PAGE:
You know what they say, ‘Third time lucky.’ I have called at The Oxford Place twice before to do a review, the first time was on a Monday, they only open Wednesday to Sunday, and the second time it was closed as they were on holiday. It is a family run restaurant so these things happen. Today, however, my persistence was rewarded.
The Oxford Place is Leeds’ only totally gluten free restaurant which means that there is no chance of cross-contamination from other foods. I was anxious to try it because gluten intolerance is a medical condition rather than a lifestyle choice and so it is great that someone is catering, literally, especially for the sufferers. I have many intolerances, as does every grumpy old man, but thankfully gluten isn’t one of them so I was interested to see how the food would compare with the traditional versions.
There is a special lunch menu served between opening time, at noon, and 3.00pm although it is only the main course which is reduced, the puddings are from the normal bill of fare. I had made my mind up by looking at the menu on-line that I wanted to try the Battered Haddock ‘Goujons’ with Skinny Frites, partly to see how gluten free batter would taste and partly to find out why the word Goujons appears in inverted commas on the menu.
When I arrived at about 12.30 I was the only one in the restaurant so I had my pick of where to sit. I noticed that there were several sizes of table which I like as being a sole diner feel guilty about taking up a table for four, or worse, six, when I am on my own and the place begins to fill up. I went to a table set for two and the owner removed the other place setting to give me more room, a nice touch. The restaurant is traditionally furnished but quirky at the same time. It comprises two rooms, one at the front and a larger one to the rear down a couple of steps. Speaking of steps, this must be one of the few eateries and bars in Leeds where the toilets are on the ground floor. I know that floor space is money but I get a bit fed up of a trek to the attic or cellar when I want to go to the loo. I told you I was intolerant. The price of the main course was £9.95 which I at first thought was a bit expensive for small strips of fish and thin chips. I was right, but that is not what I got. I was served with three large pieces of haddock perfectly cooked in a batter made with gluten free flour and beer. Had I been served this dish in any restaurant or pub I would not have realised that it was not made in the traditional style, but I would have been surprised at the quality, and quantity. The batter was crisp and thin with no hint of doughiness and the frites were also perfectly cooked. The latter were served in a small bucket-shaped receptacle which didn’t seem to get any emptier no matter how many I ate. There was a small bowl of tartare sauce and a bottle of vinegar to accompany. The vinegar bottle was small and blue in colour, looking disconcertingly like a tincture of poison in a Victorian era horror film. If that is what it was the effect has not kicked in yet. The haddock itself was not overdone and had steamed in its batter cover. I had ordered a 175ml glass of Viognier at £7.75 to accompany the main course and it was a great match, even though I say so myself. A bottle of tap water was also provided, a 2019 vintage if I am not mistaken.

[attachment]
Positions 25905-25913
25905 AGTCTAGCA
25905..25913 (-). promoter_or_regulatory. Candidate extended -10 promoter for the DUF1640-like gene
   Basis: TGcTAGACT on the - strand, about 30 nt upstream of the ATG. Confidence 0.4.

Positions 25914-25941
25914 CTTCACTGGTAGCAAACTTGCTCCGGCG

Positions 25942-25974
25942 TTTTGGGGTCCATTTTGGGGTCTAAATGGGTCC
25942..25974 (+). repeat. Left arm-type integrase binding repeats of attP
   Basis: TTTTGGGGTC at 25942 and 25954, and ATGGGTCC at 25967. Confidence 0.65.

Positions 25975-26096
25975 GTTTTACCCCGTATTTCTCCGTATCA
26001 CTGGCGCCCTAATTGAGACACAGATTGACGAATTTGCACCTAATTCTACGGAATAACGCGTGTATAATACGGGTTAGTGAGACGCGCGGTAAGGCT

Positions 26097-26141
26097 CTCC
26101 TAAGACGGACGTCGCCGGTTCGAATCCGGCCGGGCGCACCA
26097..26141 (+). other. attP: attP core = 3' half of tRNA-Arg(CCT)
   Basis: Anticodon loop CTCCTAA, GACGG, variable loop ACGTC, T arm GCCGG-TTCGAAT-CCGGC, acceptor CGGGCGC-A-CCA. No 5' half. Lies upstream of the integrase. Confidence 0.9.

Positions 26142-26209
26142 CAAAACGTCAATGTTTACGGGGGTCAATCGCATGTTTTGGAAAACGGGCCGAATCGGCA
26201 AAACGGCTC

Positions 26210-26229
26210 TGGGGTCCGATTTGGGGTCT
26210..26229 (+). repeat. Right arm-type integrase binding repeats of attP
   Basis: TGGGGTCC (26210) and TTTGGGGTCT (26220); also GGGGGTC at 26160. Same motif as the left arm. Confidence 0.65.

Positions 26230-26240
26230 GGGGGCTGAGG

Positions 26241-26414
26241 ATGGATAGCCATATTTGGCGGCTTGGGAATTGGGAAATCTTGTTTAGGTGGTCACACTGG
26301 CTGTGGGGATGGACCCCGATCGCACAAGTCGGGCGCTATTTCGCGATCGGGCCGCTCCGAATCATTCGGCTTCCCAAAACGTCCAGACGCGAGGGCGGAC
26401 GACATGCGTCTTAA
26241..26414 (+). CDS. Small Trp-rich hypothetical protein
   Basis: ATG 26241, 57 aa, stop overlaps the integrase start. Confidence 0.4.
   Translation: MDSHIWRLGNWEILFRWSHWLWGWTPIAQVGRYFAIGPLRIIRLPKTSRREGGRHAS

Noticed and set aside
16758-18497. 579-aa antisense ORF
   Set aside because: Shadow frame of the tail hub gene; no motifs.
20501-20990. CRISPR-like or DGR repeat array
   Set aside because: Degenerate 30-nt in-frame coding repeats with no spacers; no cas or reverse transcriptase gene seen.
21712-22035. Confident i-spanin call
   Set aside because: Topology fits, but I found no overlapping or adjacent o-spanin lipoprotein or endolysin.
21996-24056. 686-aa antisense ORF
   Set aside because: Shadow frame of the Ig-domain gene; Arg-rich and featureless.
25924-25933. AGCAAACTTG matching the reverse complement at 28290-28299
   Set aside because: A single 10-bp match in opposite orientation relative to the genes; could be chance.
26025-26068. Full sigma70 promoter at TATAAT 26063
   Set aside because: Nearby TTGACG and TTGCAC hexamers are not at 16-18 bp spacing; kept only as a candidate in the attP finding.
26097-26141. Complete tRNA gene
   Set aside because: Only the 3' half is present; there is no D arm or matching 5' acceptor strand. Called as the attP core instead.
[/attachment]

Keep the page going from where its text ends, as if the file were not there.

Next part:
Whilst I was eating my feast three more people came in and sat at the next table. They were from The Big Apple – Gomersal, and New York. We got chatting after I was asked what I was eating, they didn’t associate the lumps of fish on my plate with the word goujons either. They turned out to be great company and broadened my understanding of what effect gluten can have on some people. One of them said that in normal restaurants they are often limited to salad. The young man had a burger which he said was very good. It was smothered in cheese so the meat was not visible on the photograph I took. His partner said that it must have been good as the only thing he left was the gherkin.
Out of curiosity – honest – I had a look at the Puddings menu and whilst this is a gluten free restaurant it isn’t glutton free so I ordered the ‘Sailor Jerry’ Spiced Rum Bread and Butter Pudding at £7.95 and a black Americano, £2.95. When the pudding arrived it was dense, difficult to get the spoon through, and when I took a bite I found it to be stone cold. I brought this to the attention of the owner who replaced it with a properly cooked one for which he didn’t charge me. This second one was lovely and light with a heck of a hit of rum. It came with custard, something I don’t associate with bread and butter pudding, in my mind it should be served with milk or cream. Whatever, it worked very well, perhaps because of the spirit. The coffee too was excellent.
When I had finished the meal and informed the owner that I was there to write a review he told me that, although he has no dietary problems himself his mother has a strong reaction to gluten and so they decided to set up the restaurant so that people in a similar position can dine in a relaxed atmosphere not having to worry about any after effects of their meal.
Whether you have a gluten intolerance or not I heartily recommend The Oxford Place for the food, the atmosphere and the ground floor facilities.